2019 Aerial Surveys of Arctic Marine Mammals - Post 2

July 15, 2019

Each year we conduct aerial surveys of the northern and western coasts of Alaska, in the Beaufort and Chukchi seas.

This photo, taken in 2016, is of a mother and calf gray whale.  The mother at top, with an open mouth.

This photo, taken in 2016, is of a mother and calf gray whale. The mother at top, with an open mouth.

The new season of the Aerial Surveys of Arctic Marine Mammals (ASAMM) has started!!  The team assembled in Utqiaġvik (Barrow) and began surveying the Chukchi Sea off the north slope of Alaska right away.  Right off the bat, the observers found feeding gray whales about 25-50 miles from shore. Gray whales are baleen whales; they have between 130-180 coarse off-white plates of baleen, ranging 2-10 inches long.  Baleen is made of keratin, the same material as our own hair and fingernails. These plates are lined up like teeth on a comb and hang down from the upper jaw where they act as a sieve to strain out all the goodies that baleen whales fill their mouths with, including water and mud.  

This image of a feeding gray whale was taken in the Chukchi Sea in 2019.

This image of a feeding gray whale was taken in the Chukchi Sea in 2019.

ASAMM-image4-post2.png

This image of a feeding gray whale in the Chukchi Sea was taken in 2019.  Note the turn the whale took during the flushing stage of its feeding bout.

Gray whales are the only baleen whales that are bottom feeders (although they are known to feed in the water column also).  A gray whale will swim down to the ocean floor, open its mouth wide and swim along the ground scooping and suctioning up mud and other tiny animals from the bottom.  Then it will close its mouth to swim back to the surface to grab a breath of fresh air. While surfacing, it opens its mouth slightly, presses its tongue up to the roof of its mouth to trap the deliciousness, and uses the water that is rushing into its mouths to rinse off the mud from its baleen, tongue, and mouth. 

This rinsed off mud creates a plume at the water’s surface.  It is this plume of mud that lets the observers know that the gray whales are feeding.  The mud plumes make a beautiful pattern in the water as the gray whales repeatedly go from the surface, down to the bottom, then back up to the surface, over and over again, usually in a fairly straight line.  Of course, the deeper they are feeding, the longer it takes to get back to the surface.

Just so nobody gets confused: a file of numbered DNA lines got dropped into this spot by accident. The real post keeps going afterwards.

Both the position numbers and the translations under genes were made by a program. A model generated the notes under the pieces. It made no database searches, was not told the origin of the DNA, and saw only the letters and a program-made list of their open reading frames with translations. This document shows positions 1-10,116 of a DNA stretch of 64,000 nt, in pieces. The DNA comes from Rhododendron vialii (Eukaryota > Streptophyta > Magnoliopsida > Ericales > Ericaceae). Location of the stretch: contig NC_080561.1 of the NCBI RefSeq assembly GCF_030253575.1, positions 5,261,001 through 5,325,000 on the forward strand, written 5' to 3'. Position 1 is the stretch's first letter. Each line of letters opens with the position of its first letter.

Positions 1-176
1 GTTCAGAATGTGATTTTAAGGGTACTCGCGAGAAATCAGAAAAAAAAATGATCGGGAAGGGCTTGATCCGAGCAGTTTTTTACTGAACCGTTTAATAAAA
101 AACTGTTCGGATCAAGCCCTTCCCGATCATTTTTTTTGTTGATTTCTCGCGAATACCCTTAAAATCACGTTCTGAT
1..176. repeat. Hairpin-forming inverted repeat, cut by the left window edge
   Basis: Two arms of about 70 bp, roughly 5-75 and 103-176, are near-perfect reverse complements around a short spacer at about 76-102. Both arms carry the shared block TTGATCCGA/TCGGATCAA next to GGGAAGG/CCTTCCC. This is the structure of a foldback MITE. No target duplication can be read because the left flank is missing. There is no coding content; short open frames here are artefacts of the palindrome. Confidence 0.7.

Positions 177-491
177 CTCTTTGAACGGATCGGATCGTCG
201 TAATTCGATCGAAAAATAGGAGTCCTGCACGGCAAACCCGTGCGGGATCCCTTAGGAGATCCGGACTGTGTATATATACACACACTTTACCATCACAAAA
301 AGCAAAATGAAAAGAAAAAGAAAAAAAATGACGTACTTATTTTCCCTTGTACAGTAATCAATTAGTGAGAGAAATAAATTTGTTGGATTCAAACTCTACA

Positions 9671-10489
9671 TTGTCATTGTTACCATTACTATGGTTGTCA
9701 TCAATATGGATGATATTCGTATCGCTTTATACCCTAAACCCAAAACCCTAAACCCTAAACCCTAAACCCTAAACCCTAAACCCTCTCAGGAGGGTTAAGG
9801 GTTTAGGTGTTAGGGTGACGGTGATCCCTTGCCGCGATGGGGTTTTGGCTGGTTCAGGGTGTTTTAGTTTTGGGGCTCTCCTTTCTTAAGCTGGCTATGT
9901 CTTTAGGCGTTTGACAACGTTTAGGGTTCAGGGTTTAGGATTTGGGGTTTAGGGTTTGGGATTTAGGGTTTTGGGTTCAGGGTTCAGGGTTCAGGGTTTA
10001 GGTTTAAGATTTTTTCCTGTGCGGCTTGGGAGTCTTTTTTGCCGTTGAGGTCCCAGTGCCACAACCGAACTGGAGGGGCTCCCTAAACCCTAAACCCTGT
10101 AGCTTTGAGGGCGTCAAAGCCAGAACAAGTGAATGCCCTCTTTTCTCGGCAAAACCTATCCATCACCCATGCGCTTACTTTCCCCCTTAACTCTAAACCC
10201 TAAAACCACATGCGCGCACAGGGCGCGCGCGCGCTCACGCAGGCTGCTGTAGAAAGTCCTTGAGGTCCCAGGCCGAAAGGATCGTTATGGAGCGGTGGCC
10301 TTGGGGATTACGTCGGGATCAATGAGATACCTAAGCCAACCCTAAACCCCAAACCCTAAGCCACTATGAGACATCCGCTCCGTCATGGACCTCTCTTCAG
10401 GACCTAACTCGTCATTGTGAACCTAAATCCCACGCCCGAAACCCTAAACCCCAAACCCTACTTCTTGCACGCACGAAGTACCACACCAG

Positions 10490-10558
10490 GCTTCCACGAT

These whales were found feeding in the southern Chukchi Sea in 2019.

These whales were found feeding in the southern Chukchi Sea in 2019.

This photo of gray whale mud plumes in broken floe ice in the Chukchi Sea was taken in 2016. The plumes are well-formed at first, but become more dispersed over time as ocean currents move them around.

This photo of gray whale mud plumes in broken floe ice in the Chukchi Sea was taken in 2016. The plumes are well-formed at first but become more dispersed over time as ocean currents move them around.

ASAMM-image2-post2.jpg

This photo shows a close up of what an amphipod looks like.

So what are they finding to eat in that mud?  Gray whales eat primarily amphipod crustaceans. They look like tiny shrimp, even though they are not shrimp.  If you have ever been to the beach and dealt with sand fleas, those are marine amphipods! In the colder waters of the Chukchi Sea, amphipods grow in great concentrations, up to 12,000-20,000 tiny amphipods per square yard.  When a gray whale scoops up all that muddy sediment, it leaves a divot in the ground that is three feet by six feet long—that’s a lot of amphipods!! During feeding, a gray whale eats about 1.3 tons of food per day. And while this seems like a lot, gray whales rarely feed during their extensive 5,000-7,000 mile one-way southward migration or when they are on their calving grounds near Baja California.  So, gray whales need to get big and fat during the summer in order to live off their energy reserves for the rest of the year, and still have enough energy to feed their young.

This resting gray whale was taken in 2019 in the southern Chukchi Sea.  This whale appears to be in good body condition.

This resting gray whale was taken in 2019 in the southern Chukchi Sea.  This whale appears to be in good body condition.

The gray whales the aerial team have been seeing feeding the past few days appear to be in good body condition, getting fat at the Chukchi Sea buffet.  Let us all hope that they continue to do so.

Additional Resources

Previous: 2019 Aerial Surveys of Arctic Marine Mammals - Post 1 Next: 2019 Aerial Surveys of Arctic Marine Mammals - Post 3

Meet the Blogger